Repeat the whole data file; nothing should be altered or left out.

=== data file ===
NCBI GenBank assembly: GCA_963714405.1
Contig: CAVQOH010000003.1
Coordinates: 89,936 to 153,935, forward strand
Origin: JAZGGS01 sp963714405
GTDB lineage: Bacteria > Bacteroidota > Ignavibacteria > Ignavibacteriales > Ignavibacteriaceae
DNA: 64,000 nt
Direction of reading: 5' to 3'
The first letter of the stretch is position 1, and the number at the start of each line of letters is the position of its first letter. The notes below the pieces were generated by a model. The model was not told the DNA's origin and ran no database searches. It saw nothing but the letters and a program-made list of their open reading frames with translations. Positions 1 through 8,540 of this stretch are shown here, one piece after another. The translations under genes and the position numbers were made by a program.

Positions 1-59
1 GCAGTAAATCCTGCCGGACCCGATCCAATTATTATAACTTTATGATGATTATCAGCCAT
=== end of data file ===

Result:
NCBI GenBank assembly: GCA_963714405.1
Contig: CAVQOH010000003.1
Coordinates: 89,936 to 153,935, forward strand
Origin: JAZGGS01 sp963714405
GTDB lineage: Bacteria > Bacteroidota > Ignavibacteria > Ignavibacteriales > Ignavibacteriaceae
DNA: 64,000 nt
Direction of reading: 5' to 3'
The first letter of the stretch is position 1, and the number at the start of each line of letters is the position of its first letter. The notes below the pieces were generated by a model. The model was not told the DNA's origin and ran no database searches. It saw nothing but the letters and a program-made list of their open reading frames with translations. Positions 1 through 8,540 of this stretch are shown here, one piece after another. The translations under genes and the position numbers were made by a program.

Positions 1-59
1 GCAGTAAATCCTGCCGGACCCGATCCAATTATTATAACTTTATGATGATTATCAGCCAT